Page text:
Read more

27 May 2015 - Stephanie Liechtenstein - 0

To the Panel of Eminent Persons: The Ailing Euro-Atlantic Security Architecture: Treat the Causes not the Symptoms

The current crisis in and around Ukraine is a symptom of a much deeper crisis of the European security architecture and the role that the Organization for Security and Co-operation (OSCE) plays in it. The renewed East-West confrontation, the lack of progress on arms control issues and on how to reestablish a dialogue on co-operative security in the OSCE area, as well as the OSCE's inability to make progress regarding the protracted conflicts, and continuous disagreement about the main role of the OSCE are all symptoms of that same crisis. The Panel of Eminent Persons that has been tasked at the 2014 OSCE Basel Ministerial Council meeting with elaborating recommendations on how to reconsolidate European security, should address the root causes and not merely develop recommendations that treat the symptoms.

Read more

INTERVIEW with Alexander Hug, Deputy Chief Monitor: Political will has to be translated into operational instructions on the ground
Photo: OSCE/Evgeniy Maloletka
24 February 2015 - Stephanie Liechtenstein - 0

INTERVIEW with Alexander Hug, Deputy Chief Monitor: Political will has to be translated into operational instructions on the ground

On 12 February 2015 a package of measures was agreed in Minsk, which serves as an implementation plan of the September 2014 Minsk Agreements. The package of measures was signed by the Contact Group, after the so-called Normandy group of states (consisting of Germany, Russia, Ukraine and France) engaged in marathon negotiations in Minsk in order to bring an end to renewed bloodshed and fighting in eastern Ukraine. In this interview, Alexander Hug, Deputy Chief Monitor of the OSCE Special Monitoring Mission to Ukraine states that on 21 February OSCE monitors were able to enter Debaltseve for the first time. He also explains why he believes that additional technological equipment could help the unarmed civilian monitoring mission to perform its tasks efficiently, especially in light of the volatile security situation. In his opinion, what is needed the most though is that political will is translated into operational instructions on the ground.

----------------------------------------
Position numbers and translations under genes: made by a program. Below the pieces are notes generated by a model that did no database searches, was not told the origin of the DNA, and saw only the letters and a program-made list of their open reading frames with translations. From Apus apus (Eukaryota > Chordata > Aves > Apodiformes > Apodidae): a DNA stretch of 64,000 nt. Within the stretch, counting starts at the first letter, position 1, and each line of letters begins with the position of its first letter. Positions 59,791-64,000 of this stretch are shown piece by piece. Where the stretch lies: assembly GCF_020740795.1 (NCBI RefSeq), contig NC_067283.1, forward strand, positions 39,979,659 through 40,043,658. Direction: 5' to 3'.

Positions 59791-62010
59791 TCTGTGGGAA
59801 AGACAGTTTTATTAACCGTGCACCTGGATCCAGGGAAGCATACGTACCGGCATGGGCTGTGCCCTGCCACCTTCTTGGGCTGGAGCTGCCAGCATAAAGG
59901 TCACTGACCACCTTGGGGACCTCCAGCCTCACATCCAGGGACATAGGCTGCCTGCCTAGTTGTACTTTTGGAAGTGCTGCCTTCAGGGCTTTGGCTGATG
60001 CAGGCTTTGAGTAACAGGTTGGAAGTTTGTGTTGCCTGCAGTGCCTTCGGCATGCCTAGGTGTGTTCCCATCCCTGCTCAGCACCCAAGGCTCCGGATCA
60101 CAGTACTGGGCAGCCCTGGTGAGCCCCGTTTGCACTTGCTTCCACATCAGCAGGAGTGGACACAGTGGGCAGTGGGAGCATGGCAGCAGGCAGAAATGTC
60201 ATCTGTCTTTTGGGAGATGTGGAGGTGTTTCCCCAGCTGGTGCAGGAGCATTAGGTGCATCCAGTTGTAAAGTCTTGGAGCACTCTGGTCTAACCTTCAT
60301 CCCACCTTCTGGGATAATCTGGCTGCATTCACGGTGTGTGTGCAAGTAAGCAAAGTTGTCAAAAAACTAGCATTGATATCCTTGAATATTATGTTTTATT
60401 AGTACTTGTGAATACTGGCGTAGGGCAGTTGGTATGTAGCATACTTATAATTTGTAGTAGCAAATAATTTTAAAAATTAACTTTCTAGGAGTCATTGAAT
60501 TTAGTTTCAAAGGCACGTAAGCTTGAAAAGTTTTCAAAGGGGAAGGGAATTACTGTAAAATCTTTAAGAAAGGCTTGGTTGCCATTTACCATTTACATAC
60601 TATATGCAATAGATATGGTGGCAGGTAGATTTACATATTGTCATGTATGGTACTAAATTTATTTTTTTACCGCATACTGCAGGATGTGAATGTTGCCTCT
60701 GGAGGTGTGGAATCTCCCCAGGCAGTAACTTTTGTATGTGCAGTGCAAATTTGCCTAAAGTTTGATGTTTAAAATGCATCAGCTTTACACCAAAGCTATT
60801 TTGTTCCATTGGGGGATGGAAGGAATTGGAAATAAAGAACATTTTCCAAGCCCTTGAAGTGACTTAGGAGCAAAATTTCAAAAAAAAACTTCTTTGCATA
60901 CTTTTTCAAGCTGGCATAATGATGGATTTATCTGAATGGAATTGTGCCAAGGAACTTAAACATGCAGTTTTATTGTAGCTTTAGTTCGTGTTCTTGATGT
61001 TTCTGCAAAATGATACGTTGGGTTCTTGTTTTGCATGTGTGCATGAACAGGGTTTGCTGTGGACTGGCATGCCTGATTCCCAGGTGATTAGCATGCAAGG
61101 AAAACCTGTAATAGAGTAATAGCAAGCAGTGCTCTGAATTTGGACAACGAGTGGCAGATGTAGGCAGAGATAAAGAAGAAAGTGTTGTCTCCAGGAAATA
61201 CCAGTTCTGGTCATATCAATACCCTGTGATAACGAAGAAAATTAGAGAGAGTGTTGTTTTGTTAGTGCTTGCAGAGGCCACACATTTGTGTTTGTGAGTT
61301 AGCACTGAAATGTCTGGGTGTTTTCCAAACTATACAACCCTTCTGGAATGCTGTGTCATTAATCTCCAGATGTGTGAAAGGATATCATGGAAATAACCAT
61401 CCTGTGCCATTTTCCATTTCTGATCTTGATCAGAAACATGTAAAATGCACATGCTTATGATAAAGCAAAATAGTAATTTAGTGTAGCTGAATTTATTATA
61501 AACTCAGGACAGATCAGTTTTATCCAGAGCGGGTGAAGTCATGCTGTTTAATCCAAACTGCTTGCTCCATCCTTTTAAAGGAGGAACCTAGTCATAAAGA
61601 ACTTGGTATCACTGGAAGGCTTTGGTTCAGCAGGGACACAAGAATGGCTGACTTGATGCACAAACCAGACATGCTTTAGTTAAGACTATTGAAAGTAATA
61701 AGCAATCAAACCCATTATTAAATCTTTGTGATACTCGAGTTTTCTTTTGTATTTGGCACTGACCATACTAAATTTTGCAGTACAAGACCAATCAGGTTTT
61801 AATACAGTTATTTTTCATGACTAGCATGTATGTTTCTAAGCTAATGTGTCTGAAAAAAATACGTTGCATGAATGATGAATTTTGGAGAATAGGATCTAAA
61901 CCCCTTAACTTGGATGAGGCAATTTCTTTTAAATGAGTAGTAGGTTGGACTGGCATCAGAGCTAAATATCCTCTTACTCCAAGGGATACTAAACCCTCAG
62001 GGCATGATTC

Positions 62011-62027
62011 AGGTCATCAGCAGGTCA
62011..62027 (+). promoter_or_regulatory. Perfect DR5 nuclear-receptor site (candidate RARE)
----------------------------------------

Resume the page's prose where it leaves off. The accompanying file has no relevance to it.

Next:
Read more

Guest Blog Entry: OSCE Crisis Management in the Ukraine Crisis
Photo: OSCE/Joana Karapataqi
18 December 2014 - Christian Nünlist, Center for Security Studies (CSS), ETH Zurich - 1

Guest Blog Entry: OSCE Crisis Management in the Ukraine Crisis

The Ukraine crisis has dominated the Swiss OSCE Chairmanship in 2014. Switzerland had well prepared its second OSCE presidency (after 1996). In cooperation with Belgrade, Switzerland had presented ten priorities in mid-2013. Yet, most of the planned activities suddenly became less relevant with the outbreak of a serious crisis in and around Ukraine. As Chairperson-in-Office, Swiss President Didier Burkhalter at once declared his readiness to assist the conflict parties in finding a solution to the crisis. At their Ministerial Council in 2011, OSCE states had agreed to strengthen OSCE crisis management capabilities. The Ukraine crisis thus was the first real test case for implementation of the Vilnius Decision No. 3 and an opportunity for the OSCE to play a more constructive role than during the Russian-Georgian war (2008) and the crisis in Kyrgyzstan (2010) where political consensus for effective OSCE action had been lacking.

Read more

Previous page
| Page 1 / 23 |